Mercer, Joseph H.
The following data is extracted from A Standard History of Kansas and Kansans.
If Kansas should be called upon, through some unfortunate circumstance, to lose at this time the services of Hon. Joseph H. Mercer, state live stock commissioner, it would still owe him a debt of gratitude for the great work he has accomplished in the eradication of the evils attending the foot-and-mouth and other diseases injurious to animals in Kansas, in the bringing about of a better understanding between the farmer and the packer, in the arrangement of freight rates, and in the protection of the interests of the farmer, and particularly of the live stock man, in various ways and along numerous lines. Himself a practical farmer and student of live stock conditions, Mr. Mercer thoroughly understands every phase of agricultural work and through this understanding is able to handle the most delicate situations that arise in a position that calls for the utmost finesse, the greatest degree of diplomasy and unceasing application.
Joseph H. Mercer, state live stock commissioner of Kansas, and secretary of the Kansas Live Stock Association, was born on a farm near Williamsburg, Noble County, Ohio, September 7, 1864, and is a son of Newlin Mercer and grandson of Jacob Mercer. For generations the family has been engaged in agricultural pursuits, and Newlin Mercer was of the calibre that led to his enlistment in the forces of the North to support the Union during the dark days of the Civil war, in which struggle he served four years. His wife, whose maiden name was Mary Alma Jones, was of Welsh ancestry, and bore her husband three children. Her death occurrod in 1866.
Left motherless when but two years of age, Joseph H. Mercer was reared by his maternal grandmother until thirteen, at which time he went to live with his elder brother, Charles F. Mercer, a farmer of Tyler County, West Virginia. After two years he became a member of the household of William I. Boreman, and to this home he fcels himself indebted for as much care and consideration as are usually accorded by parents to the children born to them. He had three years of tuition in the schools of Middlebourne, following which he taught at that place for three years, and then attended the Ohio Wesleyan College, at Delaware, and Frazer's Business College, at Wheeling, West Virginia. In 1887 he came to Kansas, and since that time has had his home in Chase County. For five years he wasengaged in merchandising at Cottonwood Falls, but in 1893 engaged in farming and raising stock. In the course of time he became more than locully known because of the active part which he took in public affairs. As a republican, he served in the County Central Committee, and in 1908 was elected to represent his district in the Kansas Legislature. He was twice re-elected to this office and became recognized as one of the hard-working members of that distinguished body. His intelligence as a legislator, particularly in matters pertaining to the betterment of farm conditions, led to his appointment, in 1909, as stats live stock commissioner, by Governor Stubbs. This position he retained until a change in the administration occurred owing to the election of Governor Hodges, However, he was reappointed to the office by Governor Capper upon the recommendation of a committee of stockmen, selected by the Kansas Live Stock Association, having intimate knowledge of the fine work done by Mr. Mercer in previous years. This position he still occupies. In 1909 he was elected secretary of the Kansas Live Stock Association and he has since continned to capably discharge the duties. of this office.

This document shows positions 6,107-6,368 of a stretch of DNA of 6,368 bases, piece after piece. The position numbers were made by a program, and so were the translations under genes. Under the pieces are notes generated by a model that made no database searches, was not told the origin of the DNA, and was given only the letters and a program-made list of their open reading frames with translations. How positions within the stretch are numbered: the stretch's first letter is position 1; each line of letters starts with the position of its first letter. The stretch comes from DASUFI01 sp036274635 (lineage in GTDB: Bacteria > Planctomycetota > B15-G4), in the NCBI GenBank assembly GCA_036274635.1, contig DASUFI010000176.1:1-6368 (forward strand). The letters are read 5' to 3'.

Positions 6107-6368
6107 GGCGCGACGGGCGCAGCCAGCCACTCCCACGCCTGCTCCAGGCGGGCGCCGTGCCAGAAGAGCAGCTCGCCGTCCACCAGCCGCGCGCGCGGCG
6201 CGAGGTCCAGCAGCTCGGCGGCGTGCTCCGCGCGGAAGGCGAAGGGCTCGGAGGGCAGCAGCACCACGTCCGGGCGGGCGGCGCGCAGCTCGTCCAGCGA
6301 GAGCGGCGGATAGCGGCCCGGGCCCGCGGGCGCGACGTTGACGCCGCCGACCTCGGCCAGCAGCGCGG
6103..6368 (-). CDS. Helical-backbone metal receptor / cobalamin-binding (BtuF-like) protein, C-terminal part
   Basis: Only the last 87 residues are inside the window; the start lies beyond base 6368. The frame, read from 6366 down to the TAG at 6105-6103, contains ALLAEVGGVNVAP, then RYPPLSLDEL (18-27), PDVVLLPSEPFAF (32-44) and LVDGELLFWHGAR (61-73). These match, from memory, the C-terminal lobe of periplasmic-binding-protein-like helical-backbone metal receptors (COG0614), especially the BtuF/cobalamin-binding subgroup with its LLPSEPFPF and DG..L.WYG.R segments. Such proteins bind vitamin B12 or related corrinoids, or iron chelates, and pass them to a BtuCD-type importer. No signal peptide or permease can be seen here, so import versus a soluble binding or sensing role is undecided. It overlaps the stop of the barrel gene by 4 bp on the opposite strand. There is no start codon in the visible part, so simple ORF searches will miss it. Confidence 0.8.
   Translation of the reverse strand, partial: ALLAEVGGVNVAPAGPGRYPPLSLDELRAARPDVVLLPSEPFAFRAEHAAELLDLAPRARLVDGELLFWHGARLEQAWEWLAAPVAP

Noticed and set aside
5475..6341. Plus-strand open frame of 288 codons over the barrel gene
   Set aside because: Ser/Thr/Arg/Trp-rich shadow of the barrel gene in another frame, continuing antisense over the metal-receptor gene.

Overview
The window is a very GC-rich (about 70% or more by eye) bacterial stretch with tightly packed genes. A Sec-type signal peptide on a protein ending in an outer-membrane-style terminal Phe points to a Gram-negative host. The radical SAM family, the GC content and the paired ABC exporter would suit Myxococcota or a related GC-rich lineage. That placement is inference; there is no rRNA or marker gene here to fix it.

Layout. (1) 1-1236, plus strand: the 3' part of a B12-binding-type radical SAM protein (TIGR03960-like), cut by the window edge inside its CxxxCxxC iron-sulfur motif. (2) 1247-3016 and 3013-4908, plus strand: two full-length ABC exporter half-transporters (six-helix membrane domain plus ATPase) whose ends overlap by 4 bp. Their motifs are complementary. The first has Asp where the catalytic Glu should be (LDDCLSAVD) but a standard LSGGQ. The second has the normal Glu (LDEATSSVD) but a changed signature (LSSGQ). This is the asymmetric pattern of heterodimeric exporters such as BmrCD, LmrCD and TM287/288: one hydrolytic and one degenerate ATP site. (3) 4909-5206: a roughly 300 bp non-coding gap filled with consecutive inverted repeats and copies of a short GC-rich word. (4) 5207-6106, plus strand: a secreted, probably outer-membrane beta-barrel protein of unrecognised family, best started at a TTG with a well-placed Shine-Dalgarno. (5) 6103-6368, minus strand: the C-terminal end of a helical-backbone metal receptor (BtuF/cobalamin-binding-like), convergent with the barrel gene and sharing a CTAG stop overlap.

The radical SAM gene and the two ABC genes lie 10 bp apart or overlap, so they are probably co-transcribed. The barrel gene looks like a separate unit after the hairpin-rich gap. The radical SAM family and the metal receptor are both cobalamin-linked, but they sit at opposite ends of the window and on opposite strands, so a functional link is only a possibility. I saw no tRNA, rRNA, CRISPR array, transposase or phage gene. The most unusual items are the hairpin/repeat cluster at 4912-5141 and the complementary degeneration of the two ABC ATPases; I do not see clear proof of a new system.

Mr. Mercer was married July 31, 1890, to Miss Ula Lums Scribner, who was born at Cottonwood Falls, Kansas, in October, 1871. They are the parents of four daughters, namely: Elrene Montez, born May 13, 1892; Josephine Mercedes, born September 6, 1897; Bess, born November 13, 1902; and Cora, born July 2, 1907. Mr. Mercer is a Presbyterian in religion. He is a thirty-second degree, Scottish Rite Mason, and holds membership in the Henevolent and Protective Order of Elks and the Modern Woodmen of America.
Source: A Standard History of Kansas and Kansans